1hr 38mins
Dir: Lewis Allen
Starring: Lana Turner and Sean Connery

An American war correspondent falls in love with a BBC reporter, but their relationship seems doomed from the start

This melodrama is based on Lenore Coffee’s 1955 novel Weep No More and there are some good shots of Looe station in Cornwall with a branch train in attendance hauled by ex-GWR 4500-series 2-6-2T No.4552. The station appears again at the end of the film, with scenes taken from both the platform and from the adjacent river bank, with a branch train present. In addition, the film also contains one stock shot of ex-GWR ‘King’ Class 4-6-0 No.6004 King George III passing Teignmouth on an express, a shot that appeared first in Return to Yesterday (1940) and then The Ghost Train one year later (both qv). Earlier on in the film a car is being driven through an industrial estate on its way to an airfield and it passes over a gated level crossing. This is then followed by a scene with Lana Turner and Sid James talking in the back seat. A line of Esso oil tanks and some other private-owner wagons can be seen in the back-projection through the car window, as well as a small saddle tank locomotive. The wording on the locomotive, although unreadable, clearly tells us that this is footage of the Slough trading estate railway. This is an unusual and rather odd sequence as the Esso wording on the oil tanks is reversed yet the rest appears not to be!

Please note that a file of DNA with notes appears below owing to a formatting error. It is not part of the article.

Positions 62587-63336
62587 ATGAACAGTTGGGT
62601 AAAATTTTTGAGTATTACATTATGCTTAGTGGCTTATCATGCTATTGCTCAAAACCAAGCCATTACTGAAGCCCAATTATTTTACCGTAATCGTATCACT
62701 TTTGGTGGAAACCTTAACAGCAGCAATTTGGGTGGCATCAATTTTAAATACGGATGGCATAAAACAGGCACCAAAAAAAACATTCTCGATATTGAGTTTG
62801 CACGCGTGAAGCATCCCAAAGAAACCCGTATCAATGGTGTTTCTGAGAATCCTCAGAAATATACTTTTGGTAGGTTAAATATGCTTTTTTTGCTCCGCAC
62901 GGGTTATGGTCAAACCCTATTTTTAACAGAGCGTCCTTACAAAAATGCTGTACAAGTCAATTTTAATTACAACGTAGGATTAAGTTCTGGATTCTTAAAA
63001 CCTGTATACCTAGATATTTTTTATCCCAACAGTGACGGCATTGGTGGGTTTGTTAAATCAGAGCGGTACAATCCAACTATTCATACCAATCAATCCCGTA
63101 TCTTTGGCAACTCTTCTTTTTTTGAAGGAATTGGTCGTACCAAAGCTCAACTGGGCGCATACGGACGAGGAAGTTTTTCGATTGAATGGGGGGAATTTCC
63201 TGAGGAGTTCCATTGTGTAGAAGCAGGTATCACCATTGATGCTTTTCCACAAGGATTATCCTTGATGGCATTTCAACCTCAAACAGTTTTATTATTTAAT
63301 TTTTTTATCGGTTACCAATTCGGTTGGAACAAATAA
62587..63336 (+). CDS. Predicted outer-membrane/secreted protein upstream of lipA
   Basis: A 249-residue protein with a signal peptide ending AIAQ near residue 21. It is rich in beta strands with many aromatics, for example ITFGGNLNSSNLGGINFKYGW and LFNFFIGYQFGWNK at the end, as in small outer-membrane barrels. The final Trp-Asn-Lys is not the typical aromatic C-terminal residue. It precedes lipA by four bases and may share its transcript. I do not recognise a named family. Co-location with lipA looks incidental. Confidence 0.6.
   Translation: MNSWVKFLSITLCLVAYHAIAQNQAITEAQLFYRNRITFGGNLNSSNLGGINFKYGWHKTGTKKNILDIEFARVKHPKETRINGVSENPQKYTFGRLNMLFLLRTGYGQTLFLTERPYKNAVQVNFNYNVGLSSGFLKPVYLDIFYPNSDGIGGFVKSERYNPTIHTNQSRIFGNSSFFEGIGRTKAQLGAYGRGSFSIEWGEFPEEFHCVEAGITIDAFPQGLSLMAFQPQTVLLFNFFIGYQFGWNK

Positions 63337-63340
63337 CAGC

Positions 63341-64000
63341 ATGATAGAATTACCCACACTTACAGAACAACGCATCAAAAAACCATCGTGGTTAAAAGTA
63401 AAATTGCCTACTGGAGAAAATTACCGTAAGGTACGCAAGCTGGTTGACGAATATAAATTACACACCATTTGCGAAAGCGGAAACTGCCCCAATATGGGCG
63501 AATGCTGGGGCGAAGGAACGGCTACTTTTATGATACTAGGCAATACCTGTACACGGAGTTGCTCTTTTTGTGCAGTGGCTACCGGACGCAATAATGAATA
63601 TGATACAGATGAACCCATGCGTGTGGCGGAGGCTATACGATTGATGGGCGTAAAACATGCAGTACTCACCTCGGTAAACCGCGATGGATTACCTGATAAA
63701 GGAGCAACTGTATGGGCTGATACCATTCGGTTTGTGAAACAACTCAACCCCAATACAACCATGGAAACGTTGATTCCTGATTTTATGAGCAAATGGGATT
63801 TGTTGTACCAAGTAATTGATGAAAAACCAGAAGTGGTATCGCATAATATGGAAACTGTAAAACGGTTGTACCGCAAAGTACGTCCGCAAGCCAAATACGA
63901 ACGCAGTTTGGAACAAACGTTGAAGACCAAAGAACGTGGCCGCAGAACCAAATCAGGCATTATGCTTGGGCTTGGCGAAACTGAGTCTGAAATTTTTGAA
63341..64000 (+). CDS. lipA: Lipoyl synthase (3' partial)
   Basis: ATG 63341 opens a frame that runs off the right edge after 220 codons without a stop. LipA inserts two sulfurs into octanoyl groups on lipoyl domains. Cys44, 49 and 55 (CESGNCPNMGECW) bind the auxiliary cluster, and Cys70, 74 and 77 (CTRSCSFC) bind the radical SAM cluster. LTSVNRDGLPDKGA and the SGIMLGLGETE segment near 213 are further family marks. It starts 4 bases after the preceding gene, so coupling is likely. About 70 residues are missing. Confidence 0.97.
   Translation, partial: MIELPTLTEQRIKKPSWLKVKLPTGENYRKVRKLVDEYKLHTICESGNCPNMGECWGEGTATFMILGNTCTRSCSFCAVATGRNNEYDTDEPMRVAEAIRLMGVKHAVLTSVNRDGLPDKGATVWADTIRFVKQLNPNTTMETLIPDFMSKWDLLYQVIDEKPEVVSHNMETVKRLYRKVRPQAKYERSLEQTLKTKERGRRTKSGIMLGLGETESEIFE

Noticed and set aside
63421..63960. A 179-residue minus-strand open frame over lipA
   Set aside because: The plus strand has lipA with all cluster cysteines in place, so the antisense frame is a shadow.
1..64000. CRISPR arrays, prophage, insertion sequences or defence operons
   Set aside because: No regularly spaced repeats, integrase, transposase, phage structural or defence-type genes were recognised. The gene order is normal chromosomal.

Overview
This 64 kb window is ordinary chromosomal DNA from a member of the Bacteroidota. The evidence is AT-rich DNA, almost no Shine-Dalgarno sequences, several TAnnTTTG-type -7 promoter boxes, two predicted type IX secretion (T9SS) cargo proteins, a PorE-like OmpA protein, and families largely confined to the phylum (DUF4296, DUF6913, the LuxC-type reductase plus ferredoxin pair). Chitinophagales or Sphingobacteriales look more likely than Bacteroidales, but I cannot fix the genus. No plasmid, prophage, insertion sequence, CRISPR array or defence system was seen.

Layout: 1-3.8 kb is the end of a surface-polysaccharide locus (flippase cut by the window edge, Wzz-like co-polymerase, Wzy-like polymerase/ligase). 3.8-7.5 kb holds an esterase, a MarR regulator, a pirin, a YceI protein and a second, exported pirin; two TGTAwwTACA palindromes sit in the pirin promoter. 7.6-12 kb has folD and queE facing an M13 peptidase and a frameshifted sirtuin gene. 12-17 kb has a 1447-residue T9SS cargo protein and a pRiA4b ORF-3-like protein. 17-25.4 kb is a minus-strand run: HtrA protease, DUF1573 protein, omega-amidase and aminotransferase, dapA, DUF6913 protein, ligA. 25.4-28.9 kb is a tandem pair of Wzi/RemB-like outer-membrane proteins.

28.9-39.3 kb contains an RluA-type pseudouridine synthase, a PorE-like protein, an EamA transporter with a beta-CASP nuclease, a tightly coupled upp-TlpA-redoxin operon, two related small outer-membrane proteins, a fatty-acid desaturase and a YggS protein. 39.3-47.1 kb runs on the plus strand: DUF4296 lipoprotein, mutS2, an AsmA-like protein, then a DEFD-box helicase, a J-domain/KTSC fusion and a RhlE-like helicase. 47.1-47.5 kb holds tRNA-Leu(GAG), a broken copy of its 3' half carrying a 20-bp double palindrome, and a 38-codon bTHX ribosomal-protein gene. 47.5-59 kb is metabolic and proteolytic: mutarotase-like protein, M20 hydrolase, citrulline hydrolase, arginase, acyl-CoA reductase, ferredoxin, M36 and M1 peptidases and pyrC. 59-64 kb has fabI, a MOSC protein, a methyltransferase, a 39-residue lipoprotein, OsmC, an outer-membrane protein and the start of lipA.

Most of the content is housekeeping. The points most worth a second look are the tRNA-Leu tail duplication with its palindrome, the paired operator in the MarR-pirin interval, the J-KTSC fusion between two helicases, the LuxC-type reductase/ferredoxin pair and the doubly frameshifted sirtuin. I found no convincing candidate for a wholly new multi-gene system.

Sid James in the back of a car with back-projection passing by outside. Visible through the window to his right is a steam locomotive, almost certainly one of the saddle tanks of the Slough trading estate railway.
The locomotive is now immediately behind Lana Turner
Visible through the windows now is the familiar Esso brand, only backwards!!
The by now familiar stock shot of 6004 King George III rounding the curve at Teignmouth
A wonderful view of Looe station, with ex-GWR 4500-series 2-6-2T No.4552 in the platform
Lana Turner leads passengers as they file out of Looe station
Looe station, Cornwall, one sunny day in 1958. Terence Longdon and Glynis Johns look positively relaxed at the thought of hanging around in the sun.
This is the really fine shot of Looe station that ends the film. The branch train is pulling out and all is well with the world.